NASHVILLE, Tenn. (WKRN) – From the Music City Center to Nissan Stadium, the man behind shaping Nashville into the destination it is today earned his permanent spot downtown on the Music City Walk of Fame.
Butch Spyridon received the 100th star at the Music City Walk of Fame park Thursday; Garth Brooks inducted him.
“I think it’s only fitting since he created this whole program down here that the 100th star has his name on it,” Brooks said.
The Walk of Fame park is a project Spyridon spearheaded 25 years ago, and from the very spot of his star, a quick 360 of our city and you will see his work all around.
“The next time you are wondering around here going, ‘Ugh, who thinks of all this stuff?’ Butch Spyridon,” Brooks told the audience from the podium.
From the Country Music Hall of Fame to Bridgestone Arena and the Schermerhorn Symphony Center, the Vanderbilt University graduate worked alongside the last six Nashville mayors on nearly every economical development project.
“All the pieces are part of the journey for me. It’s like saying, ‘Do you have a favorite child?’ I love them all,” Spyridon explained.
He was instrumental in recruiting the city’s professional sports teams, his efforts putting Nashville on the map as both a leisure and convention destination, generating $8.8 billion in visitor spending annually.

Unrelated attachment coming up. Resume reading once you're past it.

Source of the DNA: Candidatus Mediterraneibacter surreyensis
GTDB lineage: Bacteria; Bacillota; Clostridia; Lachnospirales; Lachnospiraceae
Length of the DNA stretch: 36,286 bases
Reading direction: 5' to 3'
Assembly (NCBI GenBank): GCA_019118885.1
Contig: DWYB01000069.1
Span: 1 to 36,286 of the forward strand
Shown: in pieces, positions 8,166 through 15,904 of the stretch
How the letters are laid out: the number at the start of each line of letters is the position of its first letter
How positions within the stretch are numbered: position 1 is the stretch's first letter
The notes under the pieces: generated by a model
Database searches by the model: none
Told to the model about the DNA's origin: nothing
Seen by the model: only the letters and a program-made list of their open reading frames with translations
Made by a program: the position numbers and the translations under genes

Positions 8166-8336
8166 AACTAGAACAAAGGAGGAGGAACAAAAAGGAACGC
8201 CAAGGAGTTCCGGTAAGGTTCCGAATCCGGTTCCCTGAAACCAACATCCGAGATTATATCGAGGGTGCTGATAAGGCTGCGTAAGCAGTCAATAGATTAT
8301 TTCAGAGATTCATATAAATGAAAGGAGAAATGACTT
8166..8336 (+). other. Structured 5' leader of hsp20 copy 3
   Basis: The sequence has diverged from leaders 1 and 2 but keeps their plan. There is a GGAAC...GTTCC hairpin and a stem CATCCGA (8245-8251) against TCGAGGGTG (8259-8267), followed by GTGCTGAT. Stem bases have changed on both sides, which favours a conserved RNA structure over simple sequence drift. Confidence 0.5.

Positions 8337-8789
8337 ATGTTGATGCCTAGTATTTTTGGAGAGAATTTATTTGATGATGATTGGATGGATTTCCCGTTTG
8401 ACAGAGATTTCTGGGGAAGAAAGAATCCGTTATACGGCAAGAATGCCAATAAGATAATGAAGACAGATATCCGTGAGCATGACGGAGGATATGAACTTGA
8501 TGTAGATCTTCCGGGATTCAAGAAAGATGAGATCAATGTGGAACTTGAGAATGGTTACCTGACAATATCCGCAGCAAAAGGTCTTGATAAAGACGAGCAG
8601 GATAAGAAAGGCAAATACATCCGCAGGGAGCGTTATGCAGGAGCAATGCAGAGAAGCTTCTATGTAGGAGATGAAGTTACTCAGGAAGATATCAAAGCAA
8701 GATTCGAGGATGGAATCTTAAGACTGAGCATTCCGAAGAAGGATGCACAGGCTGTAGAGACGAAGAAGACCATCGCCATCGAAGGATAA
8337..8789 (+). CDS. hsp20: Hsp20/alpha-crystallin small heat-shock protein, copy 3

“We tried to have a little bit of help on all of these things surrounding us today, and ironically they all represent different facets of music and how poetic is that? We live the brand,” Spyridon said smiling.
The brand “Music City” is one he embraced and marketed, leading Nashville to its title of the “it” city.
“Songwriters, the artists, the musicians made us Music City. We amplified it because nobody was doing it,” said Spyridon.
He has kept music at the soul of every project and event, from massive New Years Eve celebrations to the 2019 NFL Draft, which became the most successful event in NFL history.
“Whenever you think you know something that Butch did that brought greatness to this city, you’ll find out 20 other things,” actor Charles Esten told News 2.
While Spyridon remains humble, the stars will be quick to tell you Music City wouldn’t be what it is without him.
“This guy is Nashville,” Brooks said.
Spyridon will retire at the end of June, but his work is far from done. He will continue consulting with the Nashville Convention & Visitors Corp while chasing big events to Music City, like the Super Bowl and the Final Four, as well as international air service.
Multi-platinum country artist Eric Church and Joe & Linda Chambers, co-founders of the Musicians Hall of Fame & Museum, also received stars at Thursday’s Walk of Fame ceremony.